The Unfathomably Fast Attention
Picture this: spotting a tiger from a distance or hearing its roar. In such a situation, there's time to react, flee, and maybe even devise a thought-based strategy to maximize your chances of survival. Now imagine feeling the tiger's bite up close. Once the sensation reaches our body, it's the last call for action.

When I discovered a snake under my bed in India, my body instantly tensed up in fear. This happened a split second before my conscious mind realized it was only a rope I had seen.

What does this reaction tell us?

Our attention responds before our conscious mind knows what's going on. The unconscious aspect of our attention is directly proportional to its reaction time. One reason for attention's fundamental incomprehensibility is the speed at which it processes sensory data—far faster than the conscious mind, which must analyze and understand a situation before it can act.

Pure attention triggers reflex mechanisms that instinctively evaluate potential threats to survival. We're attentive the moment before we're conscious. For millions of years, this split second has determined the difference between life and death. Our animalistic attention operates at lightning speed, enabling us to react reflexively and intuitively much faster than our conscious mind can.

If I accidentally sit on a hot stovetop, I can be thankful that my attentive operating system has time to react before my conscious mind analyzes the situation. Analysis is essential, but there's a time and place for everything. In exchange for its slower pace, our analytical consciousness offers a more extensive repertoire of flexible and intelligent survival scenarios. As our consciousness expanded, this trade-off made us slower.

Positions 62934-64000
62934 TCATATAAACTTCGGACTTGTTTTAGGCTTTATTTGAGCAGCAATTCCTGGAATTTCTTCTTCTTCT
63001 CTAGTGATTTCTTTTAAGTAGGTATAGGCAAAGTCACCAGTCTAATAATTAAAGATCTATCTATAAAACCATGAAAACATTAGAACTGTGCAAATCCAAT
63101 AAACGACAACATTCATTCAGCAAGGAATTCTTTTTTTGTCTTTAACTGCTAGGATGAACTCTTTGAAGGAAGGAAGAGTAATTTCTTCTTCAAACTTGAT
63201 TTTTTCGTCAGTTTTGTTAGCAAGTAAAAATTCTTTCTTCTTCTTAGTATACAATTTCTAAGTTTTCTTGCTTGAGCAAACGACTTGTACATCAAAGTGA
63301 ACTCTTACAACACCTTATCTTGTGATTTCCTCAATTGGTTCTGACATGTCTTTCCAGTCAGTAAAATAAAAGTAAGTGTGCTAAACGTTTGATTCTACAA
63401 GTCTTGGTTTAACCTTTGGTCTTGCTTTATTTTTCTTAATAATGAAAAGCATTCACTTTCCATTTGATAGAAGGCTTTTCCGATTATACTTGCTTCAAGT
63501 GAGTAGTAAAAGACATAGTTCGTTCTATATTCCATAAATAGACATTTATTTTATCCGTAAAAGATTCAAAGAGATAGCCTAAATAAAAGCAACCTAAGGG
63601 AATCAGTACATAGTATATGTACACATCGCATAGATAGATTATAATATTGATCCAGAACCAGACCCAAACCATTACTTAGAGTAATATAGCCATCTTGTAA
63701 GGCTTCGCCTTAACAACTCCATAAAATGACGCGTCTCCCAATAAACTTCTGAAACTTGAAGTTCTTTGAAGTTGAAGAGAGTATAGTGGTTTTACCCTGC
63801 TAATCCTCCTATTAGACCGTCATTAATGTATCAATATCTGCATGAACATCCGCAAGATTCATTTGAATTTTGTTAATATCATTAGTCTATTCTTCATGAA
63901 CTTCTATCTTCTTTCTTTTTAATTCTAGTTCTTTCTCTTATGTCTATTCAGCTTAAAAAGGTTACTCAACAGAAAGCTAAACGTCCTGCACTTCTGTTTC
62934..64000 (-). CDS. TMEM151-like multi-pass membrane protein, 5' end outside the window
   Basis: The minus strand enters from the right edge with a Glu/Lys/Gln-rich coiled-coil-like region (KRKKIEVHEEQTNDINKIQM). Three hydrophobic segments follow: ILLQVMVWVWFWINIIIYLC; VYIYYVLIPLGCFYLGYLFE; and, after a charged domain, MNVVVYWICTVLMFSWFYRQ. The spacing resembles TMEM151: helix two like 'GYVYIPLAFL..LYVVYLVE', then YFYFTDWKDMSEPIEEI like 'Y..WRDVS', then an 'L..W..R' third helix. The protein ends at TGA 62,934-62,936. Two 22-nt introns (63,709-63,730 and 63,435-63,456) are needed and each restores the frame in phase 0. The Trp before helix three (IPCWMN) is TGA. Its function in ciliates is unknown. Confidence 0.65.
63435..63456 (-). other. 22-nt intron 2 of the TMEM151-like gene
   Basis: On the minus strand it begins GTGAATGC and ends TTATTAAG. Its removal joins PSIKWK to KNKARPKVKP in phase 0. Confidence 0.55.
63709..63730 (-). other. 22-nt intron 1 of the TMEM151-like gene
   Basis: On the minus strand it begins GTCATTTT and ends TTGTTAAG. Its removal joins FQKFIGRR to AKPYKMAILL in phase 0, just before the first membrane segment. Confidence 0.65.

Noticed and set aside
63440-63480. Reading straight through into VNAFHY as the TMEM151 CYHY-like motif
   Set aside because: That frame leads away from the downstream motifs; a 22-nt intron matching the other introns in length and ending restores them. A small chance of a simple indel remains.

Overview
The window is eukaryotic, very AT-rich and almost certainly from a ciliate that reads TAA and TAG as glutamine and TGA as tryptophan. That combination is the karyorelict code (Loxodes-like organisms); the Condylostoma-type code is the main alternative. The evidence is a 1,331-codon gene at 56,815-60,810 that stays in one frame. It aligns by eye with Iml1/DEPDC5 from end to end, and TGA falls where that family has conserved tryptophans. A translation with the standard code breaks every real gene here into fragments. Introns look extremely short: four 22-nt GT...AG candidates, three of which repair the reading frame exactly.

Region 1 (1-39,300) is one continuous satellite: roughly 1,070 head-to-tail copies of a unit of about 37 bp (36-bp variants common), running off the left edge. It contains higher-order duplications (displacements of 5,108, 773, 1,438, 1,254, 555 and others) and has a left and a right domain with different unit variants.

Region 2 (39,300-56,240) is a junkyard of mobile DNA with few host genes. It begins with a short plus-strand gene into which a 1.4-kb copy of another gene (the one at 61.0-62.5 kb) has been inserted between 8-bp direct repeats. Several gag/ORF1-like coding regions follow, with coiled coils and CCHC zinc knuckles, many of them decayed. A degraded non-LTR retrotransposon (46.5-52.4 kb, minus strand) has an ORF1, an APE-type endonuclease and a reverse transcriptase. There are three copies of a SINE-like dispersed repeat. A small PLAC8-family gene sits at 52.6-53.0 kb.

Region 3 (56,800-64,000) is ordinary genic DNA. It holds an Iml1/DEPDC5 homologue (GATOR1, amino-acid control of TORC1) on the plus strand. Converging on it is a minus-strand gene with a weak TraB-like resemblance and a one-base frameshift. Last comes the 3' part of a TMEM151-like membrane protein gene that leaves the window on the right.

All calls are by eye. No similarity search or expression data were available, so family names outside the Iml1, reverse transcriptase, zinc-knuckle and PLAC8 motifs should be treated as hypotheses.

The Unfathomable and Ancient Proximity of Attention

The more we can impute to Him (God) not-likeness, the nearer do we get to understanding Him. - Eckhart

A crucial characteristic of the attention control system is the fundamental closeness that existed from the cell nucleus to the cell wall. Sensations of touch still carry this survival experience from their meeting with the ocean in their basic programming. As a result, the symbiotically sensing cell walls of human skin are, in all their superficiality, closest to our "soul core."

In the past, I was young. In my youth, I am old, but deep down, I still feel young. We are like trees. What is chronologically farthest from us is closest to our core. The older a control system is, the closer it is to our existence as a cellular living primordial ocean. Precisely because of this age-related proximity, 'primitive' sensations and emotions are unconscious. The older the layers of attention activated, the closer they are, and the less awake we are. Anger, fear, hunger, sexual desire, lust for power, love - all these sensations bubble up from the dark sea of attention, causing even the best of us to commit 'foolish' actions.

God is close to us, but we are far from Him. God is within, but we are outside. God is at home; we are strangers. - Meister Eckhart